On the face of the map is a potted history of York from the early Roman days through the following centuries up until the 1800’s. The key opposite shows how different colours refer to buildings of different periods. For further ease of reading, various fonts or Styles of Lettering indicate the age of the named sites, medieval or later.

Historical Map York. Close up of backOn the reverse of the map is a gazetteer, or directory, of York’s many historic buildings and sites, both those still standing in 1850 and those that had by then been pulled down. The Pudding Holes, on the east bank of the River Ouse, was a public washing place. One wonders what standards of cleanliness were achieved, considering that the ‘innards of beasts’ were also washed here!

Modern spa lovers might be surprised to discover that York residents could enjoy a Turkish bath at The Bagnio from 1691. The delightful-sounding Festival Concert Rooms are no longer a venue, having been demolished in the 1970’s.

York’s street names are always intriguing to visitors, and have their own explanatory section on the reverse of the map. Whip-ma-whop-ma-gate is surely one of the oddest, and its origins are obscure, although it may refer to a whipping post, where wrongdoers were tied to receive their punishment.

A wonderful reference for anyone visiting York, An Historical Map of York is published by The Historic Towns Trust and is available to buy at £9.99 from bookshops and online book retailers.

Spencer Codford Fort trig point

The trig point collector

Searching for a trig point

Spencer Codford Fort trig point We have some real characters working here at Dennis Maps. We’re passionate about map printing, as you may have read in our recent interview with Keith Vranch, who’s been a printer since the 1970's. Christian Coates is a CTP Operator and has a very unusual hobby - he’s mad about trig points! We asked him to share his trig point enthusiasm.

What is a trig point?

Trig points are fixed surveying stations that were built by Ordnance Survey to map the contours of the land. They are also known as a triangulation station or pillar, a trigonometrical station or point, a trig station or beacon...or just a trig!

They are usually a concrete or stone pyramid or obelisk. On the top is a brass plate with three arms and a central depression that was used to mount and centre a theodolite, to take angular measurements to neighbouring trig points.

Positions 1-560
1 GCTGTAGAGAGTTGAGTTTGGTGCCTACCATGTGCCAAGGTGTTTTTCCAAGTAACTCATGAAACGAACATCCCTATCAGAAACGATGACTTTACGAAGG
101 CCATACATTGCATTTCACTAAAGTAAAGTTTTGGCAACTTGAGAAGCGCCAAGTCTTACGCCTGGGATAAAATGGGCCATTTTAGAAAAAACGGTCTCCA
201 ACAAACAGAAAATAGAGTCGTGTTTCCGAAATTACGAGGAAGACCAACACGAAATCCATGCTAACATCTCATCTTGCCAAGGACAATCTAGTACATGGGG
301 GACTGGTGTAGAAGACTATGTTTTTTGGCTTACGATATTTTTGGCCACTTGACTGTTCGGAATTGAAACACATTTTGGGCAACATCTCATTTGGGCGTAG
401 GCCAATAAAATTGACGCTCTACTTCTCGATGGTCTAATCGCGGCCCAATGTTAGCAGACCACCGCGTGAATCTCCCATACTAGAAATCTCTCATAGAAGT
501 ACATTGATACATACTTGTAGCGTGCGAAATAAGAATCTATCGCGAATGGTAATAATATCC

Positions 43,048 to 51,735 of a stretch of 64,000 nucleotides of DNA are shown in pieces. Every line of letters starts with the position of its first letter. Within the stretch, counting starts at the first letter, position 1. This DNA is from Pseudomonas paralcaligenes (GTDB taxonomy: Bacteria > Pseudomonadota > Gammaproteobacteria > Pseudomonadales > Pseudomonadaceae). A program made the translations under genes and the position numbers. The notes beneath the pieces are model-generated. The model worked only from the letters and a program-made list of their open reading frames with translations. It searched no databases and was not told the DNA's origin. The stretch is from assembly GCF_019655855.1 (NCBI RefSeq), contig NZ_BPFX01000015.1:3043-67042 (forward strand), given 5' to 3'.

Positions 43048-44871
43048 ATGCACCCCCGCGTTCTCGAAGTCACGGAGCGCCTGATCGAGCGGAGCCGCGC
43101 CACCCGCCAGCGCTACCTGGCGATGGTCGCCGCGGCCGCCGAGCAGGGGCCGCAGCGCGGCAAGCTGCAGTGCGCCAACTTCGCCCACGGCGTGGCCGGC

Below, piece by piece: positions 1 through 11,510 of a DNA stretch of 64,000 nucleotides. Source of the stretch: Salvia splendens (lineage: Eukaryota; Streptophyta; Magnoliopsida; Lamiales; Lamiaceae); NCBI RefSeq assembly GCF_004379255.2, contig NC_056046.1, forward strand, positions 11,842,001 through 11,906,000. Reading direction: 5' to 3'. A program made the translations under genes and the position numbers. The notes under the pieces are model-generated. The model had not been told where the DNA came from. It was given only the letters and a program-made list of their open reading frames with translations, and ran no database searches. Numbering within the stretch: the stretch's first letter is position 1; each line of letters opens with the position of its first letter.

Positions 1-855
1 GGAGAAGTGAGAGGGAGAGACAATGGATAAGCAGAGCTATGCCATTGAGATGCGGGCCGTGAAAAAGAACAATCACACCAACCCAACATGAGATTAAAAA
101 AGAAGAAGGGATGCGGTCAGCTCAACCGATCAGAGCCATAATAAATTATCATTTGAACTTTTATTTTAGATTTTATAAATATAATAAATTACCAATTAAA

Trig stations are grouped together to form a network of triangulation. They were an early form of GPS and although trig points are no longer required for surveying purposes, they remain useful to hikers as navigational aids.

The use of trig points stopped in the 1960’s as the use of satellites, planes and drones rendered them obsolete. Some have been removed by farmers and land owners.

How to spot a trig point on a map

Ben Nevis In Winter trig pointTrig points are shown on OS maps as a small blue triangle, called a triangulation pillar. There are over 6500 in the UK, and only one person is known to have done them all.

I’ve done about 30 so far, so I have a long way to go to catch that person up! Working at Dennis Maps means that I am surrounded by maps all day, so when the machine is running on a long job, I can pull a map out and search for a new trig point.

All my personal maps have circles drawn on them, showing where the trig points are. When I find a few on the map, I circle them all and plot a route. They go almost unnoticed on the map as they are so small and I quite like that - it makes them a challenge to find.

I only use paper OS maps, never apps. I have very good map reading and compass skills because my dad taught me the importance of knowing how to read a map.

How did you get started on your trig point collection?

Father Hellvellyn trig pointIt was my father who got me interested in them, too. We went to Mount Helvellyn, the third highest mountain in England, and found a trig point quite by accident. After that I wanted to find more.

I always have my walking boots in the car, so I will leave work at 2pm and set off to find one or two.